First we stoned the plums, and put them in a container along with the raisens and boiling water until covered and mashed them up to release the juices. We also added two camden tablets to prevent the plums going brown. After 24 hours we added the pectolase in order to prevent the wine from going thick and oily, and give a pure clear wine at the end. We went back for the following two days to keep mashing them to release as much as we could.
After three days we strained all of the liquid out of the skins as we could and put it into another container and added the yeast, citric acid, sugar and fermented until the sugar had worked out of the mixture. This took around 10 days.
We then let it stand for around two weeks and then took it off the sediment to reduce the amount of 'bits' in the wine. Again, we let it stand for around a month and a layer of sediment had built up again, so we took it off the sediment again.
About three months later we seperated the wine and left it in two demi-jons, one we added more sugar to which made it slightly sweeter, and the other we left the same in order to give a slightly drier wine. About a month after this we filtered the wine one final time and then bottled it up.
As i said, the amount of fruit are rough and you could make this last for around 3 gallons of slightly lesser flavoured wine, but the more fruit you pack in per gallon, the more flavoursome the overall wine will be.
Overall this made us 12 bottles of wine but you could double the mixture and obviously make double the wine. We were just trying the process out to see how we found it and it was surprisingly easy. The wine has quite a nice bite to it and both the sweet and dry versions were full of flavour. Overall I would reccommend trying it as it is so cheap. It worked out to about 20p per bottle which you just cant argue with. The only expensive parts are the powders which you have to add but these are usually no more than a few pound for a small tub which lasts for ages so again the cost per bottle is negligible.
A few weeks ago I had a week off work. After 2 days I was thoroughly bored so decided to try making my own wine. It's something I've been wanting to try for ages, but everyday life always got in the way! I'm so glad I tried it though, the results were fab!
- 3kg Apples
- 1kg Sugar
- 250 ml grape concentrate
- 1 tsp pectolase
- 1 tsp acid blend or citric acid
- 1 campden tablet
- Potassium Sorbate
- 2 Demi Johns (I got mine from the local market, pretty reasonable price)
Although the list does look long and full of odd ingredients, I had little trouble finding everything. I got the pectolase and the campden tablets in Wilkinsons and bought the potassium sorbate off ebay. the only thing I couldn't find was the tannin, so I left it out, but it seems to have worked fine without it!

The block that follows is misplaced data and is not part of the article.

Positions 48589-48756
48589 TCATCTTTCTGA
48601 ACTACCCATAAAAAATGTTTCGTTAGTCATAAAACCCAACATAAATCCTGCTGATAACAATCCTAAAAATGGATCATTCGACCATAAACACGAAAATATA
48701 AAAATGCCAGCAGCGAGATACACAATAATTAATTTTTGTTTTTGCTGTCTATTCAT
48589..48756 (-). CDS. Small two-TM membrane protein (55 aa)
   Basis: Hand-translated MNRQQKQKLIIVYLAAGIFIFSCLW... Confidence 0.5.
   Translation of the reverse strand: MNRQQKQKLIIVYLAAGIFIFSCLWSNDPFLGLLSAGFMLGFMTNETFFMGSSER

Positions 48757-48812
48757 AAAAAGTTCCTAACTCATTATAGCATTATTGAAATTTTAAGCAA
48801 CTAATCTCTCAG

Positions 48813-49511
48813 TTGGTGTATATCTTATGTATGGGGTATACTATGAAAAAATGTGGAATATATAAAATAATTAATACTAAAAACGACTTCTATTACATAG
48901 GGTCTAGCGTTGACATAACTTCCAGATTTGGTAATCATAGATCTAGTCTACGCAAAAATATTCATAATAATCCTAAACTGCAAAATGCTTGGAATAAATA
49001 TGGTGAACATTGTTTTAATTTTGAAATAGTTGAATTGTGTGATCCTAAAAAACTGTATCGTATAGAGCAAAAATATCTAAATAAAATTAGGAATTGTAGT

- Crush or grate the apples into small pieces. Put it all into the demi john.
- Pour 4 pints of boiling water over the fruit and add the sugar.
- When lukewarm, add the rest of ingredients plus 2 pints of cold water.
- Top up to shoulders of demi-john
- It should start bubbling within 24 hours. If it doesn't, add more yeast.
- After 3 days strain off. The recipe said to use a straining bag, but I didn't have one of these so I used a piece of muslin that I bought from my local market.
- Put into the clean demi john, close the airlock and leave to ferment. This may take a few days or a couple of weeks depending on the temperature.
- When the bubbles stop coming through the airlock, or slow down to about one every 2 minutes, test the wine.
- I performed the taste test, if it's too sweet leave it to ferment longer.
- If it's dry or tastes just right, syphon off into a clean demi john.
- Add 1 campden tablet and the potassium sorbate.
- Leave to clear.
- When clear, syphon into a clean demi john or bottle.
- If it's too dry sweeten with sugar but make sure it doesn't start fermenting again
What I thought of the recipe
I was anticipating a lot of hassle making the wine. Recipes are usually never as easy to follow as they seem and first attempts rarely turn out well! I followed the recipe nearly to the letter and it really is as easy as it seems. The majority of the ingredients were easy to get hold off and not too expensive. The Demi Johns were the main expense, but in the long run they will save me money, as the ingredients themselves are very cheap.
What I though of the most important thing.....THE WINE!
After trying my Dad's dodgy home brew before I was a bit apprehensive about the first 'proper' taste of the wine. I was expecting a sour vinegary flavour, but I was pleasantly surprised! The apple taste is very strong, but not overbearing. It's sweet, but not too sweet and it has a definite kick. On the whole it tastes fresh and crisp and will be ideal for drinking over the summer. The only problem was it went down far too easily! Next time I make it, probably in the autumn time, I'm going to try adding cinnamon to give it a bit more of a autumnal feel.
What can i say ,proper australian red wine for less than 50p a bottle.
Hubby and i are quite new to winemaking and had a lot of success with white wine kits but had yet to make a red with the depth and body of a shop bought red,they all turned out more like rose than red,palatable but hubby likes proper red!.
We bought a Bel Vino Australian red kit online from www.easybrew.co.uk for £12.50 it was a kit that makes 30 bottles and contains all the ingredients except sugar.
These kits contain a mixture of dried fruit and oak chips you basically put it in a barrel with water add some chemicals after a week you strain it add some more chemicals leave for 2 days and its ready.Easy peasy if you have the equipment the biggest problem we had was finding enough bottles to put it in ,so under cover of darkness we "recycled our neighbours recycling"
We are so impressed with this wine and we have bought a chardonnay kit to do next maybe that will be just as good